nep-fdg New Economics Papers
on Financial Development and Growth
Issue of 2017‒07‒23
five papers chosen by
Georg Man

  1. Financial Development and Source of Growth; New Evidence By Sami Ben Naceur; Robert Blotevogel; Mark Fischer; Haiyan Shi
  2. A New Perspective on the Finance-Development Nexus By Erwan Quintin; Dean Corbae; Pedro Amaral
  3. Capital Adequacy Requirements and Financial Frictions in a Neoclassical Growth Model By Miho Sunaga
  4. Financialisation and physical investment: a global race to the bottom in accumulation? By Daniele Tori; Özlem Onaran
  5. Vietnam; Selected Issues By International Monetary Fund

  1. By: Sami Ben Naceur; Robert Blotevogel; Mark Fischer; Haiyan Shi
    Abstract: This paper examines how financial development affects the sources of growth—productivity and investment—using a sample of 145 countries for the period 1960-2011. We employ a range of econometric approaches, focusing on the CCA and MENA countries. The analysis looks beyond financial depth to capture the access, efficiency, stability, and openness dimensions of financial development. Yet even in this broad interpretation, financial development does not appear to be a magic bullet for economic growth. We cannot confirm earlier findings of an unambiguously positive relationship between financial development, investment, and productivity. The relationship is more complex. The influence of the different dimensions of financial development on the sources of growth varies across income levels and regions.
    Date: 2017–06–28
  2. By: Erwan Quintin (University of Wisconsin Madison); Dean Corbae (University of Wisconsin); Pedro Amaral (Federal Reserve Bank of Cleveland)
    Abstract: The existing literature on financial development focuses mostly on the causal impact of the quantity of financial intermediation on economic development. This paper, instead, focuses on the role of the financial sector in creating securities that cater to the needs of heterogeneous investors. To that end, we describe a dynamic extension of Allen and Gale ((1989) optimal security design model in which producers can tranche the stochastic cash flows they generate at a cost. Lower tranching costs in that environment lead to capital deepening and raise aggregate output. The implications of lower tranching costs for TFP, on the other hand, are fundamentally ambiguous. In other words, our model predicts that increased financial sophistication/complexity - a securitization boom, e.g. - can have adverse consequences on aggregate productivity as it is conventionally measured.
    Date: 2017
  3. By: Miho Sunaga (Graduate School of Economics, Osaka University)
    Abstract: I introduce nancial market friction into a neoclassical growth model. I consider a moral hazard problem between bankers and workers in the macroeconomic model. Using the model, this study analyzes how capital adequacy requirements for banks affect the economy. I show that strengthening capital adequacy requirements is desirable for an economy whose nancial market has not developed sufficiently. Regulatory authorities should pull up the minimum capital adequacy ratio in a country whose nancial market has not developed sufficiently. Moreover, there is no need to change the minimum cap- ital adequacy ratio in a country whose nancial market has developed sufficiently even if the economy experiences a recession.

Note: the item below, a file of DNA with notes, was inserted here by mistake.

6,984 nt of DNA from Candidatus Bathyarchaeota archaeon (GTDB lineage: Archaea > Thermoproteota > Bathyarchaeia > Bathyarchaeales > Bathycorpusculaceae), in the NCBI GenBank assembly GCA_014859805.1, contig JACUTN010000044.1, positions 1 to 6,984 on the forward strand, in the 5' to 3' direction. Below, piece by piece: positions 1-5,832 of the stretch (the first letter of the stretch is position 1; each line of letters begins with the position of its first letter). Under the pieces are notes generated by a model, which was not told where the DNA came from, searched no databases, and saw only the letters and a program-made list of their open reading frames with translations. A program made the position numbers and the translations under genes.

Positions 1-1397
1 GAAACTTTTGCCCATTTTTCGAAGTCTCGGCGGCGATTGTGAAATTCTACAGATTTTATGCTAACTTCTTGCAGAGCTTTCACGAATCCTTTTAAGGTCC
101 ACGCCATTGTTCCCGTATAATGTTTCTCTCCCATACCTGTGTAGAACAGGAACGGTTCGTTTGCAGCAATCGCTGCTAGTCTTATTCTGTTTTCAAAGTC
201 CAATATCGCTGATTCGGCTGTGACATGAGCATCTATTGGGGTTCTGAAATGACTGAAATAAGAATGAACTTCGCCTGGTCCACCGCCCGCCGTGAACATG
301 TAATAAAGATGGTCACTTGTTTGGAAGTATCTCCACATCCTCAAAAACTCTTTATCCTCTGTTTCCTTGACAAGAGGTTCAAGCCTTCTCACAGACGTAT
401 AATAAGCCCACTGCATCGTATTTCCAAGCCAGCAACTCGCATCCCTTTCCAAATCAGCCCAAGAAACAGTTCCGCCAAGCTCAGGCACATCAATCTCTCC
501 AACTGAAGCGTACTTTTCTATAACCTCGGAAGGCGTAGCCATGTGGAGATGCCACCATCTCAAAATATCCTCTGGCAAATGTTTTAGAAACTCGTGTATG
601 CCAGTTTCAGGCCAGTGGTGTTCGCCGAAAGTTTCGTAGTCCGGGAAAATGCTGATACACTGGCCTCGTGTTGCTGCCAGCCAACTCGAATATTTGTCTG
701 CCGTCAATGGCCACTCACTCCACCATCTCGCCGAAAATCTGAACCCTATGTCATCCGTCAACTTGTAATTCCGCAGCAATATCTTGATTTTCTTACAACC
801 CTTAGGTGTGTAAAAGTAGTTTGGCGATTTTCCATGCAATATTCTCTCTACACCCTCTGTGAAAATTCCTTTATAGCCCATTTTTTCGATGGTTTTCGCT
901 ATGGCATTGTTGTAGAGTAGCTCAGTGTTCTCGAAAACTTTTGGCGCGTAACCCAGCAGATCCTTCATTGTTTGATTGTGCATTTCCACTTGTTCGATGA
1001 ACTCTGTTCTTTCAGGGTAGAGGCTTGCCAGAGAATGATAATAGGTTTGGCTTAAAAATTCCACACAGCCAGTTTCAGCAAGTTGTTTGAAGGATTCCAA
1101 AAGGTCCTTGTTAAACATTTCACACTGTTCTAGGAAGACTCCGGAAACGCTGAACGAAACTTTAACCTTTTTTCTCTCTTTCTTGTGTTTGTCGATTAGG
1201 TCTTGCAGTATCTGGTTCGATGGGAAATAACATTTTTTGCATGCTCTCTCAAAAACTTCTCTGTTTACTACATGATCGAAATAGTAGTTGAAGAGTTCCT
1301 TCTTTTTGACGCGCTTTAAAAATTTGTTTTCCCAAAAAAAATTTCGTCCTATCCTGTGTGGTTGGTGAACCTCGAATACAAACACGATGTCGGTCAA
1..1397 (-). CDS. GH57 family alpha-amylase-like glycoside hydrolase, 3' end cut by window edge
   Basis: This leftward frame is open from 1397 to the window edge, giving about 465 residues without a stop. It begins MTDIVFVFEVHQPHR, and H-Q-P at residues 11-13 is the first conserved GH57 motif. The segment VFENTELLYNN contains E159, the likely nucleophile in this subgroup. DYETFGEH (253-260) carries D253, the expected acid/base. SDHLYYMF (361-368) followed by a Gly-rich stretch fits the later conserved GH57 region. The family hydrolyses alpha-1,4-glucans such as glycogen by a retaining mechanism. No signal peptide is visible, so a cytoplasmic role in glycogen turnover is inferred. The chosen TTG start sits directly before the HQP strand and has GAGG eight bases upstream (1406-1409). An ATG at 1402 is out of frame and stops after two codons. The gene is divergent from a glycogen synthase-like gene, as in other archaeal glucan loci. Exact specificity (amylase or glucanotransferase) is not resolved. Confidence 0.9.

Keywords: Capital adequacy requirements; Economic Growth; Financial Intermedi- aries; Macro-prudential policies
    JEL: E44 G21 G28
    Date: 2017–07
  4. By: Daniele Tori; Özlem Onaran
    Abstract: We estimate the effects of financialisation on physical investment in the developed and developing countries using panel data based on balance-sheets of publicly listed non-financial companies (NFCs) for the period 1995-2015. Among the developed economies, we focus on the cases of the USA, Japan, and a group of Western European countries. In the developing world, we present estimations based on the group of the NFCs in all developing countries as well as BRICS as a group- and country specific estimations for South Africa, South Korea, India, and China. We find robust evidence of an adverse effect of both financial payments (interests and dividends) and financial incomes on investment in fixed assets. The negative impacts of financial incomes are non-linear with respect to the companies' size; financial income crowds out investment in large companies, and have a positive effect on the investment of only smaller, relatively more credit-constrained companies. Our findings support the ‘financialisation thesis’ that the increasing orientation of the non-financial sector towards financial activities is ultimately leading to lower physical investment, hence to stagnant or fragile growth, as well as long term concerns for productivity in both developed and developing countries.
    Keywords: financialisation, investment, non-financial sector, firm data, developing countries
    JEL: C23 D22 O16
    Date: 2017–07
  5. By: International Monetary Fund
    Abstract: Vietnam: Selected Issues
    Date: 2017–07–05

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